Hotel Building Boom Stalls As Demand Plays Catchup
Hotel developers are slowing down new U.S. construction projects after years of rapid growth, a result of tighter lending conditions and a ballooning supply of rooms in large markets.
Though consumer demand remains healthy, hotel construction spending was down 2% to $27.5 billion in June at a seasonally adjusted annual rate from December, according to Census Bureau data, after more than tripling since bottoming in 2011. A combination of increased travel spending, growing consumer confidence and cheap credit prompted developers to pour money into hotel-construction projects in the aftermath of the 2007-09 recession. Now, growth in new hotel rooms is outpacing the number of consumers able to stay in them in cities like New York, Houston and Miami, prompting banks and developers to take a breather.
"As soon as they started seeing a lot of cranes in the air, people started getting cautious again," said Inigo Ardid, co-president of Key International, a Miami real-estate investment and development company that develops hotels throughout Florida.
Overall growth in the U.S. hotel room supply has been slower in recent years than it was going into the last downturn, but there has been rapid growth in the nation's largest markets, leading to pockets of oversupply. Hotel room supply has grown at 2.5% in the nation's top 25 markets so far this year, according to STR Inc., a data company that tracks the hotel industry, compared with 1.5% in all other markets.
Adding to the challenge: Construction labor shortages have pushed up the cost of building new hotels at a time when revenue growth for hotel rooms across the U.S. is also beginning to slow.
"That kind of one-two punch doesn't make it exciting to build another hotel," said Mark Laport, president and chief executive of Concord Hospitality Enterprises Co., which develops, owns and manages properties across the U.S. for most of the major U.S. hotel chains.
Banks tightened commercial real estate lending standards in the second quarter across categories including construction, nonresidential and multifamily development, according to a July survey of 76 U.S. banks and 22 U.S. branches of foreign banks conducted by the Federal Reserve.
David Kong, president and CEO of Best Western Hotels & Resorts, said his company created a dedicated team last year to work with owners and developers who were having difficulty getting construction financing. He said the company has been much more focused on acquiring existing hotels under its brands because "we recognize there are going to be less and less new construction projects."
Some large cities that bounced back early in the economic recovery have seen huge growth in the number of new rooms, dragging down revenues from each available room. New York, Miami, Austin and Dallas all saw declines in revenue per available room for the first seven months of this year compared with a year earlier. Given the pipeline of projects, growth in new hotel rooms is projected to accelerate over the next two years in these four major markets, according to a forecast from CBRE Hotels Americas Research.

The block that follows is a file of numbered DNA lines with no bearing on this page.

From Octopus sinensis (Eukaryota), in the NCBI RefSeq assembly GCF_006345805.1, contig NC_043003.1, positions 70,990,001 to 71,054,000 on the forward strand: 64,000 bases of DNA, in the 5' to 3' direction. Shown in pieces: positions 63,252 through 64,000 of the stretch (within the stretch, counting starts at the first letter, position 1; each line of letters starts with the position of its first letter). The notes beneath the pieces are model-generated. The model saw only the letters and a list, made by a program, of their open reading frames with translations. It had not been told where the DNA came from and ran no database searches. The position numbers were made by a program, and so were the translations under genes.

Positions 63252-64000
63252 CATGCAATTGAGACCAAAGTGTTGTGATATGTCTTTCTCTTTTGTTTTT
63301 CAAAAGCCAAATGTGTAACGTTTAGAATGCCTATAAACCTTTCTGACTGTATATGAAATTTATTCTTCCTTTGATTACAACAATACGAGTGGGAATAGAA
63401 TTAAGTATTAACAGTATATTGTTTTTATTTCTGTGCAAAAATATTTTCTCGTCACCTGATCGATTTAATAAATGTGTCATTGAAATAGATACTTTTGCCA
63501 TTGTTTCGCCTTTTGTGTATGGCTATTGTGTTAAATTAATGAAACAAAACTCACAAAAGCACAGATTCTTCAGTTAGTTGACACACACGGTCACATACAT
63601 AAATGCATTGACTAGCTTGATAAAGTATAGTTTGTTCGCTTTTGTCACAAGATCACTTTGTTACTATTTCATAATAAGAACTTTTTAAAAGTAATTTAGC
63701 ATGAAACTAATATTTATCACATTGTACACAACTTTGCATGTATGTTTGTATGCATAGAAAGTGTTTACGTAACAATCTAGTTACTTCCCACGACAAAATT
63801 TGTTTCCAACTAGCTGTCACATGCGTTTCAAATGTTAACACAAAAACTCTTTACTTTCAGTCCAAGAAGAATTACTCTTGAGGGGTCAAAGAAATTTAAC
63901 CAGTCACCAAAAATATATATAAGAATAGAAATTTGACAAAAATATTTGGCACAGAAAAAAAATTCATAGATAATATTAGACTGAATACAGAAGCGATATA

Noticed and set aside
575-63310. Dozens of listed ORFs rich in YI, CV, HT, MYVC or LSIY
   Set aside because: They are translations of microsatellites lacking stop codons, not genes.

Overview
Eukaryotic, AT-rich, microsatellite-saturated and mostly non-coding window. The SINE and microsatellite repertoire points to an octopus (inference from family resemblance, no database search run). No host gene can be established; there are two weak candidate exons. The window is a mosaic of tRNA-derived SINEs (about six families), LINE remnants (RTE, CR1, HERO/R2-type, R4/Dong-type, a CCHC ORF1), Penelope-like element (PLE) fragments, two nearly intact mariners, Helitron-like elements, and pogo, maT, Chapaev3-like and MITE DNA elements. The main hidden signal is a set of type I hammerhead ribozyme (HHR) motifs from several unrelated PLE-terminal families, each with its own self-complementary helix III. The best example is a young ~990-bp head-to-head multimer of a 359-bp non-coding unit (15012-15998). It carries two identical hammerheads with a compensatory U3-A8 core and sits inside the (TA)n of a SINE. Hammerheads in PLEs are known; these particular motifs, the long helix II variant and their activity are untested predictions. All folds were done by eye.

Developers said the construction lending environment has tightened as the cycle has gotten longer, with the wounds from the financial crisis and the recession still weighing on many investors' minds.
"If we were going to market with a new project three years ago, we would maybe have had 10 lenders that were interested in the project," said Amit Patel, president of Winwood Hospitality Group, which owns and develops hotels in North Carolina and has an existing hotel investment in Nashville. "That number today is probably closer to three."
Miami's growing supply and recently declining lodging market is a microcosm of the trend and a warning to developers and investors alike; almost 3,500 rooms were under construction in the city as of March, which is 6% of Miami's existing supply, and the city's occupancy rates and revenue per room have ticked down by almost 7% since 2015.
Houston was experiencing similar perils before flooding hit the city this week. The oil-rich city had almost 5,000 rooms under construction as of March 2017, which is 6% of Houston's existing supply. Almost half of Houston area hotel loans are distressed because of declines in hotel room occupancy and dwindling income to pay back mortgages, according to Kroll Bond Rating Agency.
Still, some economic fundamentals still point in the sector's favor. The average annual U.S. occupancy rate at the peak of hotel construction last cycle was 62.8%, and was rapidly declining. By comparison, occupancy was at 65.5% over the last year, which is a slight uptick from a year earlier.
Unlike in past cycles, when developers overbuilt across the board, this last growth period has been much more moderate. Average room supply growth was less than 2% across the U.S. in June, according to STR. That is in line with long-term averages and lower than supply growth of about 3% going into the 2007-2009 recession and 4% growth before the 2001 recession.
Kevin Jacobs, chief financial officer at Hilton Worldwide Holdings Inc., said that kind of growth bodes well for the industry going forward.
"It's definitely a blessing this late in the cycle to be only at long-term averages," Mr. Jacobs said.
Write to Chris Kirkham at firstname.lastname@example.org and Sarah Chaney at email@example.com
(END) Dow Jones Newswires
August 29, 2017 11:48 ET (15:48 GMT)